"It's a great mateship thing as much as it is helping people," he said. "But you also just have that passion to help someone out and make possibly the worst day of their life, a little bit better. It makes the exhaustion worth it."

Speaking of exhaustion - Jasper is tired, as are all of the thousands of crews in Australia right now. But in Jasper's case - he really doesn't mind. He also doesn't notice it until he is actually off the fire ground. While he is fighting fire - any heat, fear and lethargy is overpowered by adrenalin.

"Inside the flames it'll be 700,800,900 degrees and you'll come out and go: 'that was hot'. But when you're in it, you're not thinking about it," he said.

SA bushfires december 2019
Jasper says the heat, fear and exhaustion is not something you feel until you're off the fireground. Image: Getty.

As for the politics of the fires, the focus of which right now is on Scott Morrison's leadership during the current crisis, he simply doesn't have time for blame games and finger pointing.

"We are in the thick of it, we have to stick our heads down and get this job done. Let the politics happen later," he told Mamamia. 

The one thing he is finding frustrating is the fact he'd like to be out there fighting more.

"People see me on my days off and they're like 'thought you'd be out fighting fires?' and the thing is, I would be. Problem is we don't have the appliances to keep doing it.

"I have 19 staff at my station but only two trucks. We can only have six people on it. So there's still a heap of us that are at the station doing nothing. We all want to be out there, but we physically can't," he explained.

When it comes to the RFS crews, Jasper explains there might be 40 or 50 volunteers vying after two trucks. It's not a lack of people willing to do the work, it's a lack of appliances.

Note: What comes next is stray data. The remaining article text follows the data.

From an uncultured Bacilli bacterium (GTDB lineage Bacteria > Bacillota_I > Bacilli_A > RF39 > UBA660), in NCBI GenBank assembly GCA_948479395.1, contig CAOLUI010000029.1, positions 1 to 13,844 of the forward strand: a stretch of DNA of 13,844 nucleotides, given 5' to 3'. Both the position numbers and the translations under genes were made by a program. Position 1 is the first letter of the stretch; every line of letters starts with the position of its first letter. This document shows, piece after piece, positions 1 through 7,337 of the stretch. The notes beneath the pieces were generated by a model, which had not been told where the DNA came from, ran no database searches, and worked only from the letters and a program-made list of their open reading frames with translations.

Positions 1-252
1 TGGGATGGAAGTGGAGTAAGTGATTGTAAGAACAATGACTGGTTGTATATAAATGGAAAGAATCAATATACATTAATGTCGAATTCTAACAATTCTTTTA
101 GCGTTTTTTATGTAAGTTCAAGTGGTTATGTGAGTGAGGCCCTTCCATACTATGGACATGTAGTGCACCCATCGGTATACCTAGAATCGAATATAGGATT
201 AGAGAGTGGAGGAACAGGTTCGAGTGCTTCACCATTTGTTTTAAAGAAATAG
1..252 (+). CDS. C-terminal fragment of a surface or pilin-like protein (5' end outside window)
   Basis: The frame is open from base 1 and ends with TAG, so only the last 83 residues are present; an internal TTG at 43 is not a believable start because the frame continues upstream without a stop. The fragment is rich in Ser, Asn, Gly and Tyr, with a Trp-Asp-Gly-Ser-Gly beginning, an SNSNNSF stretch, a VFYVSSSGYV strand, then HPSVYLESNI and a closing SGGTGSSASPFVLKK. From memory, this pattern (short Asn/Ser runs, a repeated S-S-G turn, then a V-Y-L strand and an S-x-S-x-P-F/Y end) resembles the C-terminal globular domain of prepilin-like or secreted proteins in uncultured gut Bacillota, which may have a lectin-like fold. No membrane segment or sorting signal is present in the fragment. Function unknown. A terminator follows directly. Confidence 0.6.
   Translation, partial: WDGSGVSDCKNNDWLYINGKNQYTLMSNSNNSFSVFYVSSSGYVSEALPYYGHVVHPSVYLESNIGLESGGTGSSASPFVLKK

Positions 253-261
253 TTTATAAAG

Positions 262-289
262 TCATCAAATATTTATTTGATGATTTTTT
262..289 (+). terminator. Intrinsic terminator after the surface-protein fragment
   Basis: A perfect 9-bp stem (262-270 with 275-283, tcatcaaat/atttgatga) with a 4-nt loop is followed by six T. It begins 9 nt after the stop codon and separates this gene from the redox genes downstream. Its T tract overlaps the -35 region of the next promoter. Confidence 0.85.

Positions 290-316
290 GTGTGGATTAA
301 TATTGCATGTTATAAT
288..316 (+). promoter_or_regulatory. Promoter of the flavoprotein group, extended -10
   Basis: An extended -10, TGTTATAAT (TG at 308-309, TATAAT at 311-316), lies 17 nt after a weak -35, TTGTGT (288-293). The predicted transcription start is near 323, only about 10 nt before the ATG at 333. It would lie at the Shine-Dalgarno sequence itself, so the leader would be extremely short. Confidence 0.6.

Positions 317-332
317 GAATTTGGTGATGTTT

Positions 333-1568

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On the road again this morning with an AFA and an MVA. ???????? #frnsw #frnswmedia #firefighters

A post shared by FRNSW - Wyoming - 509 (@wyoming_509) on


Life as a firefighter is never dull.

Jasper's world is all timed and organised to perfection, so he can jump to action at a moment's notice.

"Say I am going out with my partner, I have to think about what car is where so I can always get home if I get called. At night I could be asleep in bed and get a call and I will be on a truck within seven minutes," he said.

His family and friends are all understanding. In fact, his son wants to follow in his footsteps and one day wear a uniform too.

The thought of that fills Jasper with pride. He is extremely proud to be a firefighter, and he'd be thrilled to pass his passion down to the next generation.

But 'hero' is not a word Jasper is willing to accept lightly.

"I appreciate everyone's thanks but there are so many of us doing the same thing. There are a lot of people who do this for the same reasons I do. We are not heroes, we are just doing our bit. There are ambulance officers and police officers out here too - all of us are doing the same job," he told Mamamia. 

... And there's more.

Mamamia Out Loud, our bi-weekly podcast, is coming to Melbourne for a live show, with 100 per cent of all ticket proceeds going to the Australian Red Cross disaster relief and recovery fund.

It's a brand new show, full of laughs and news and opinions and a few special surprises, with Mia Freedman, Holly Wainwright and Jessie Stephens, on February the 11th. You can buy tickets right now at See you there! 

Feature image: Supplied.